Outlook Brightens for Southeast Asia Factories as Virus Eases
(Bloomberg) -- Manufacturing activity kicked into a higher gear in Southeast Asia as nations overcame omicron-led virus outbreaks while factories in the euro area saw demand increase.
Thailand’s manufacturing purchasing managers’ index rose to a record in February, while the Philippines rebounded to its highest in three years, according to IHS Markit. Vietnam and Malaysia also improved.
Indonesia saw the biggest slump among its neighbors due to a Covid-19 resurgence, but its PMI remained above the 50 mark that separates expansion from contraction.
In the euro area, the gauge fell slightly but also remained in expansionary territory. While demand for goods in the region is trending higher and sales conditions strengthened, inflation remains a problem.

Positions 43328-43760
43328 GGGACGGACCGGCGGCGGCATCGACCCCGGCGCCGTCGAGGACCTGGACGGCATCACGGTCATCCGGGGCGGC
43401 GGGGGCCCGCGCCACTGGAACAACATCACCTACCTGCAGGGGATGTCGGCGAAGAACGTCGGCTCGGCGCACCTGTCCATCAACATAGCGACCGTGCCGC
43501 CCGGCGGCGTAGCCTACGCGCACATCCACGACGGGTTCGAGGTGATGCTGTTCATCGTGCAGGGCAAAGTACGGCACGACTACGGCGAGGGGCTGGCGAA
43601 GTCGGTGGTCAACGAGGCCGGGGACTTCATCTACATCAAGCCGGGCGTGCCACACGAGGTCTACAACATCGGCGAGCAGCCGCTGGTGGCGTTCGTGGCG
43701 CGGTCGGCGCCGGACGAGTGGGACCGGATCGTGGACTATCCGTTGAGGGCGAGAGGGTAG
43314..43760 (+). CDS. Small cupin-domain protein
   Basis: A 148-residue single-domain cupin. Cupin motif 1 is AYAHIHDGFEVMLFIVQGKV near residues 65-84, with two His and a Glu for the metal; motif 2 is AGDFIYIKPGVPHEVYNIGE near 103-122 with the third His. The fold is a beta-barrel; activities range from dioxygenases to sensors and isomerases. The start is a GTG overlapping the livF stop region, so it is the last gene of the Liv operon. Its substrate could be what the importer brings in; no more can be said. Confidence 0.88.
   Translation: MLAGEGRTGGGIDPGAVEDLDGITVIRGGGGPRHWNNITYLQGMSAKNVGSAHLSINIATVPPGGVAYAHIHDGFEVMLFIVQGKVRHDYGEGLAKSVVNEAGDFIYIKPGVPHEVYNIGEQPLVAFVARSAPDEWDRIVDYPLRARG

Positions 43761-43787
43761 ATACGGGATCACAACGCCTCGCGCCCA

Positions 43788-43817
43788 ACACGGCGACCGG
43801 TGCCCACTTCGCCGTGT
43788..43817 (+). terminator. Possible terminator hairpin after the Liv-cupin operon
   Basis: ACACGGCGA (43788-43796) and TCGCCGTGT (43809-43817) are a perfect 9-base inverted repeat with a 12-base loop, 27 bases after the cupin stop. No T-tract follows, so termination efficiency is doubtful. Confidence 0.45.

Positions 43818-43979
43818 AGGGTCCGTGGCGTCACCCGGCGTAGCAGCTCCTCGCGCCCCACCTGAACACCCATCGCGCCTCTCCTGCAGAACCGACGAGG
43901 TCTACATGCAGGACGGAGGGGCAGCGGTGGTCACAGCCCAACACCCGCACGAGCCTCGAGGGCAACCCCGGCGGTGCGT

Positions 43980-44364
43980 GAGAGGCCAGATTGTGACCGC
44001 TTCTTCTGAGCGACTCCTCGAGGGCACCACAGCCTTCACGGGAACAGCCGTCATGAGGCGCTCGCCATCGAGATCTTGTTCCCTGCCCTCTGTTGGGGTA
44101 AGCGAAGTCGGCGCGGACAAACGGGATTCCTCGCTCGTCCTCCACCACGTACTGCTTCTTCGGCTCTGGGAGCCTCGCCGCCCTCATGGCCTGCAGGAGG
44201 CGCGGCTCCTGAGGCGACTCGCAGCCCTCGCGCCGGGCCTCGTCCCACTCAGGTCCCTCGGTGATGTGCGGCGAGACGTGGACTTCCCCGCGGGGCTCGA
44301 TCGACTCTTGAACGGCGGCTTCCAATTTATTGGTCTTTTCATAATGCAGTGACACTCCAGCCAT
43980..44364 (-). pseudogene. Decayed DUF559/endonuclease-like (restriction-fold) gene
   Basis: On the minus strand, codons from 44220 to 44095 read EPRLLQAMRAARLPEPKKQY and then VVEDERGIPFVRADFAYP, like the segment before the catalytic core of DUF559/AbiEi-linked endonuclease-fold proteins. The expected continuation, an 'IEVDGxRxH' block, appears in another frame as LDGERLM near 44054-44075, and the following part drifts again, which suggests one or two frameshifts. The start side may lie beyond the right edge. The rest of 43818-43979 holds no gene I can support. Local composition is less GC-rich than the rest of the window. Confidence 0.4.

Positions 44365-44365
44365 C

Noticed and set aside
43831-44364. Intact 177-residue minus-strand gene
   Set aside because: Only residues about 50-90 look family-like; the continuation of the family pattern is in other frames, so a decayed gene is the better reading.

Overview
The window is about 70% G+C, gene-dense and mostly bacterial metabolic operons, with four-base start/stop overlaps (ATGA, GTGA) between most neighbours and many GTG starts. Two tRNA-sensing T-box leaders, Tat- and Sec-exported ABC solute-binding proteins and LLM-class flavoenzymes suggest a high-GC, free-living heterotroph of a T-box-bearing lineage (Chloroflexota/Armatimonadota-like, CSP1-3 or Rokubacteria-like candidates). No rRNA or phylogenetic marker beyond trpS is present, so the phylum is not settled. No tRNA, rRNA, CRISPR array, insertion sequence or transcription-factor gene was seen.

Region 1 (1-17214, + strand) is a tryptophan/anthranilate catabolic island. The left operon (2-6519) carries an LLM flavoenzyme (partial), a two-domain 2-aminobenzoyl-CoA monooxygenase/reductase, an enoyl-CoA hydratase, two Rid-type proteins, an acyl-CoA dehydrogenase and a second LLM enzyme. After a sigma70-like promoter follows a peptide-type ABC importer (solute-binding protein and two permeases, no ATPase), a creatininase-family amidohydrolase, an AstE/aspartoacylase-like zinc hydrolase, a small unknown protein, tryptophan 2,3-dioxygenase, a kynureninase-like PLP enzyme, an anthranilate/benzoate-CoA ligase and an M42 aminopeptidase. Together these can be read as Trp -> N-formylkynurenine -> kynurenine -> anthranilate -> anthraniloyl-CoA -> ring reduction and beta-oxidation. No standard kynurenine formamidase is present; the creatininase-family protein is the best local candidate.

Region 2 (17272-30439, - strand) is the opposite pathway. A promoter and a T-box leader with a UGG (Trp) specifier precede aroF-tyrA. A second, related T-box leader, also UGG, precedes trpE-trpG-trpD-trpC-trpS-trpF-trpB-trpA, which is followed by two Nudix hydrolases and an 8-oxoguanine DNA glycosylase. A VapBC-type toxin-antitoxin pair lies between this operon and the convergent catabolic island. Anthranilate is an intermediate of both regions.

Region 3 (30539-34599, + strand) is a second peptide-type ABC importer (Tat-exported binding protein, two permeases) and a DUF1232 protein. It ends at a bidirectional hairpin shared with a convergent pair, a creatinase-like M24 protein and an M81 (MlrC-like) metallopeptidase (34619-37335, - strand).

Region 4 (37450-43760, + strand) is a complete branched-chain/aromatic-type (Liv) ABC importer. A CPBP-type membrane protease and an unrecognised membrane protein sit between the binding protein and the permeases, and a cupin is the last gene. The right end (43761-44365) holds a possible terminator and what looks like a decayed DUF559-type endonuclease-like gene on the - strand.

The war in Ukraine, “which also carries the risk of dampening growth, adds fresh fuel to inflation risks, and we’ve seen Brent crude already moving higher in response,” IHS economist Joe Hayes said in a statement.
“Manufacturing conditions in Asean improved strongly in February, with the PMI remaining among the highest on record as output rose solidly again amid the fastest upturn in new work since last October,” said Lewis Cooper, IHS Markit economist.
China’s manufacturing activity improved marginally in February, beating expectations of a slowdown due to holiday disruptions. Official PMI rose to 50.2, while the private Caixin gauge climbed to 50.4.
The rest of North Asia, meanwhile, continued to grapple with material shortages, forcing factories to reduce production. Taiwan PMI moderated to 54.3 in February from 55.1 the month prior, while Japan eased slightly to 52.7 from 52.9.
Asia’s manufacturing sector is navigating a complicated recovery, juggling rising costs and snarled supply chains while trying to meet a rebound in consumer demand as virus outbreaks wane.
The latest PMI readings all remain in expansion territory across Asia, boding well as the region braces for potential fallout from the invasion of Ukraine and tighter sanctions on Russia.
The geopolitical tensions have spurred commodity prices even higher, with oil hitting multi-year highs, and threaten to worsen inflation in Asia.
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